The Hole in the Wall is a rocky archway set just off the Wild Coast, south of Coffee Bay in the Eastern Cape. The little holiday village close by shares the same name. This landmark was created millions of years ago through the restless action of waves against sandstone and shale.

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The Wild Coast is one of the few places you'll see cattle chewing the cud on the beach.

Hole in the Wall – what a weirdly Zen name for a small town in the Eastern Cape. Set along the shoreline overlooking the rocky formation that gave the tiny holiday village its name, this Wild Coast settlement south of Coffee Bay attracts beach lovers and anglers in equal numbers.

The instantly recognisable rock formation is made up of Ecca shale and sandstone, capped with hard volcanic dolerite.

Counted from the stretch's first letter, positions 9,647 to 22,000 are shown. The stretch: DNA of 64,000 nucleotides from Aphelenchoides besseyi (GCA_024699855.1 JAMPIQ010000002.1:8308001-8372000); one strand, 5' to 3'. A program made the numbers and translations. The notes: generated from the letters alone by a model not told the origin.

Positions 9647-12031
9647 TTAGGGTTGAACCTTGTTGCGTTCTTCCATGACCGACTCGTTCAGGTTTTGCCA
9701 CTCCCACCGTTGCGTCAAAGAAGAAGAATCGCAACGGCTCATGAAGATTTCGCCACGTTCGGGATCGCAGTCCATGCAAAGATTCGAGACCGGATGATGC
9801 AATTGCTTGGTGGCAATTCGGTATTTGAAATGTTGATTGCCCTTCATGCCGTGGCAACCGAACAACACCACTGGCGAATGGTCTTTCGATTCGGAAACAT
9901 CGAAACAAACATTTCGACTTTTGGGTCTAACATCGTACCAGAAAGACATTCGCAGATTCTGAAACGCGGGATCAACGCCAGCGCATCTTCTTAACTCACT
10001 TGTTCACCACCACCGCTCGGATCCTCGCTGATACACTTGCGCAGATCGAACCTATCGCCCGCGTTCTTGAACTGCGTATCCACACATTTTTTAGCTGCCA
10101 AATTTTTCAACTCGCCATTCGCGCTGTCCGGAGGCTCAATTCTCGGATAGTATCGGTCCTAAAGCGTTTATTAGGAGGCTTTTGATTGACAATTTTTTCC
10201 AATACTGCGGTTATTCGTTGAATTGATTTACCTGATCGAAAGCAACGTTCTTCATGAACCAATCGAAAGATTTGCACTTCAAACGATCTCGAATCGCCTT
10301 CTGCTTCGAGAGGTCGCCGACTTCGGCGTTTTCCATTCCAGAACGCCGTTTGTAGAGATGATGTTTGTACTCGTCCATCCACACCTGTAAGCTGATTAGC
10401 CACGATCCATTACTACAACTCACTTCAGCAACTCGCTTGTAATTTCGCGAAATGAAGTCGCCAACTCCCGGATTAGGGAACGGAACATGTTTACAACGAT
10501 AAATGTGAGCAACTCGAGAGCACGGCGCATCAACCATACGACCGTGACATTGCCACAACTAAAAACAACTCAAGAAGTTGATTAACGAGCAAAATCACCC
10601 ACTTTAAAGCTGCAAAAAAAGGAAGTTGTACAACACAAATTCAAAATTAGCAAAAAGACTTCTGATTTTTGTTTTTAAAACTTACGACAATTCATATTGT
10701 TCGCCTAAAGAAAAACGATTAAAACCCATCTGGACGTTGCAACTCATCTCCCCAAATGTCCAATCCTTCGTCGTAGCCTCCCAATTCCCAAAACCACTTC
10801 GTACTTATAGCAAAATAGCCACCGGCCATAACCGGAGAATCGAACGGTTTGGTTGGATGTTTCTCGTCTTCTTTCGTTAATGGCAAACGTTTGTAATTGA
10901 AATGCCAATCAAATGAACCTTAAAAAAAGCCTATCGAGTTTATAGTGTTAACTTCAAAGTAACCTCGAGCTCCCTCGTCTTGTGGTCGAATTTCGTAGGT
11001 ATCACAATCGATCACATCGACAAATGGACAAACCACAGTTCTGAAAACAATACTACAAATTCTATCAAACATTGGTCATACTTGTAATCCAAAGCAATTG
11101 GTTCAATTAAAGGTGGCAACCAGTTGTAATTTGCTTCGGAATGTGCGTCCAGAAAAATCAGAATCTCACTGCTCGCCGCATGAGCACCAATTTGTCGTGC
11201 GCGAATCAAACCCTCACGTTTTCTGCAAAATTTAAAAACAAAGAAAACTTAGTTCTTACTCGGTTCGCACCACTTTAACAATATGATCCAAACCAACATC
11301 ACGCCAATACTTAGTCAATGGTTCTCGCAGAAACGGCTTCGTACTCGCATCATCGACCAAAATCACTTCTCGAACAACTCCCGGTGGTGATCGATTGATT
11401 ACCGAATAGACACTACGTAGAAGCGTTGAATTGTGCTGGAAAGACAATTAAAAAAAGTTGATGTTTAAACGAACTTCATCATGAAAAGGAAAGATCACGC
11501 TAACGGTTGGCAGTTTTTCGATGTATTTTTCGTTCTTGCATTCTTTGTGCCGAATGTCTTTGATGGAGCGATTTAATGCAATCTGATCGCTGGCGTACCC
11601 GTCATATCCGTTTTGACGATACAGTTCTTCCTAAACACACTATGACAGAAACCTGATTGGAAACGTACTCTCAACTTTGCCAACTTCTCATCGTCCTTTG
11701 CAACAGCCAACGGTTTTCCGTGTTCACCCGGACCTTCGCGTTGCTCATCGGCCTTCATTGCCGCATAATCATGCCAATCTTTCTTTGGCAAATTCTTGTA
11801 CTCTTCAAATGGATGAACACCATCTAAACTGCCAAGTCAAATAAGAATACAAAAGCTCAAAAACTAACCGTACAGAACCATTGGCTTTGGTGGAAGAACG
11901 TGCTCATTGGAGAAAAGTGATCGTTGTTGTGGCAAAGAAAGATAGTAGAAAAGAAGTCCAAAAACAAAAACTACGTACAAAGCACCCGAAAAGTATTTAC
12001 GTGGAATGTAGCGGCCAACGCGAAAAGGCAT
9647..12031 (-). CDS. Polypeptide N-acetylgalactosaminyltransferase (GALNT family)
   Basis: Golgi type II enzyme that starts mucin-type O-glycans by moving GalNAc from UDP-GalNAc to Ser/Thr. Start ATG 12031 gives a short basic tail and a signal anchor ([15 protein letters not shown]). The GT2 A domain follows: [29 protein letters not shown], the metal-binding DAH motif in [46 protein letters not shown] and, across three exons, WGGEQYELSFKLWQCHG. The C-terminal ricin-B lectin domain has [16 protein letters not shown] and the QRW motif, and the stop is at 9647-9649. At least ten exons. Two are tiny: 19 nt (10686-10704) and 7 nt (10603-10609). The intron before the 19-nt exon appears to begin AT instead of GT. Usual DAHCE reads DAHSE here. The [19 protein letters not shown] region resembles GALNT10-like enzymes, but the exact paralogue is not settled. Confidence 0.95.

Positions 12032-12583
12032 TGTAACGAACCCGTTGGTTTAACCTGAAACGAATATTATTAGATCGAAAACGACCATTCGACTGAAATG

It stands before the mouth of the Mpako River and is the source of many legends. In the Xhosa language, this area is called esiKhaleni, which means ‘the place of sound’. Some say it’s because, under certain conditions, the waves slap the rocks with a resounding cracking sound, while it roars during storms.

Others say it refers to a Xhosa legend involving a young maiden who fell in love with one of the mythical ‘sea people’. Such was the love of this sea person for the maiden that he and his people rammed a hole in the side of a lagoon wall with the help of a huge fish so they could reach her; she was never heard from again. In this version, it’s the voices and singing of the sea people that give the name esiKhaleni.

Either way, Hole in the Wall is one of the landmarks of the Wild Coast.

Geologists say that the cliff walls were once joined to the land. Continuous wave action against the softer sandstone rocks wore them away. The same happened to the more vulnerable shale and sandstone under the hard dolerite, creating the archway.

Locals also believe this is a gateway to the world of their ancestors.

Although some foolhardy people have gone through the hole in boats and by swimming, and others have managed to climb to the top of it, there have been many injuries and fatalities.

The Xhosa people from this region, quite rightly, advise against doing anything so dangerous.

It’s enough to admire this splendid rocky icon from the quiet beach.

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